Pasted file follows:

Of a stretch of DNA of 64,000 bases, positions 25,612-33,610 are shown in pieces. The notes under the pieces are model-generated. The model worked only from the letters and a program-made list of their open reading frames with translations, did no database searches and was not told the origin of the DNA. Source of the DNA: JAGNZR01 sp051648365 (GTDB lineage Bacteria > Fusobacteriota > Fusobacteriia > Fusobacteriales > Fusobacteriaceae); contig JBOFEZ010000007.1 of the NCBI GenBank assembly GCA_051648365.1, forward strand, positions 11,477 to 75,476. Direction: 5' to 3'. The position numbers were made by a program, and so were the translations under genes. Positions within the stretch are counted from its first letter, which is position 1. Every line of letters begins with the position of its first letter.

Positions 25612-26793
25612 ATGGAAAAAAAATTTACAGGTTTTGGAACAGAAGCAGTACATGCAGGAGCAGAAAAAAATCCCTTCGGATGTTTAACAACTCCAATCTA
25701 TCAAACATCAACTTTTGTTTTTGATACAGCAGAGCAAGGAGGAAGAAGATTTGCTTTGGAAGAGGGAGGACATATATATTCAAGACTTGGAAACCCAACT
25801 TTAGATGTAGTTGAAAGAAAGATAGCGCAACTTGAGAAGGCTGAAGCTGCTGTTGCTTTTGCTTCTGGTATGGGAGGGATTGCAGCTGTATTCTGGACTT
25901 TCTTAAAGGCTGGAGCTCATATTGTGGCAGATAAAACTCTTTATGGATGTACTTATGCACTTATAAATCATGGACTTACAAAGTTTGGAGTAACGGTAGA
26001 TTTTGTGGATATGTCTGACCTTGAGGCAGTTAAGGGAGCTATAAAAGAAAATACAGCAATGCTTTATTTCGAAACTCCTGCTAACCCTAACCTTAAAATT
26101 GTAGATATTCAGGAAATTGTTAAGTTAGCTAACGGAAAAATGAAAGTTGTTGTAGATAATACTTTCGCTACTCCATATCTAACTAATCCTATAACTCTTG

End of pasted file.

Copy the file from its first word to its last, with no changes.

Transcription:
Of a stretch of DNA of 64,000 bases, positions 25,612-33,610 are shown in pieces. The notes under the pieces are model-generated. The model worked only from the letters and a program-made list of their open reading frames with translations, did no database searches and was not told the origin of the DNA. Source of the DNA: JAGNZR01 sp051648365 (GTDB lineage Bacteria > Fusobacteriota > Fusobacteriia > Fusobacteriales > Fusobacteriaceae); contig JBOFEZ010000007.1 of the NCBI GenBank assembly GCA_051648365.1, forward strand, positions 11,477 to 75,476. Direction: 5' to 3'. The position numbers were made by a program, and so were the translations under genes. Positions within the stretch are counted from its first letter, which is position 1. Every line of letters begins with the position of its first letter.

Positions 25612-26793
25612 ATGGAAAAAAAATTTACAGGTTTTGGAACAGAAGCAGTACATGCAGGAGCAGAAAAAAATCCCTTCGGATGTTTAACAACTCCAATCTA
25701 TCAAACATCAACTTTTGTTTTTGATACAGCAGAGCAAGGAGGAAGAAGATTTGCTTTGGAAGAGGGAGGACATATATATTCAAGACTTGGAAACCCAACT
25801 TTAGATGTAGTTGAAAGAAAGATAGCGCAACTTGAGAAGGCTGAAGCTGCTGTTGCTTTTGCTTCTGGTATGGGAGGGATTGCAGCTGTATTCTGGACTT
25901 TCTTAAAGGCTGGAGCTCATATTGTGGCAGATAAAACTCTTTATGGATGTACTTATGCACTTATAAATCATGGACTTACAAAGTTTGGAGTAACGGTAGA
26001 TTTTGTGGATATGTCTGACCTTGAGGCAGTTAAGGGAGCTATAAAAGAAAATACAGCAATGCTTTATTTCGAAACTCCTGCTAACCCTAACCTTAAAATT
26101 GTAGATATTCAGGAAATTGTTAAGTTAGCTAACGGAAAAATGAAAGTTGTTGTAGATAATACTTTCGCTACTCCATATCTAACTAATCCTATAACTCTTG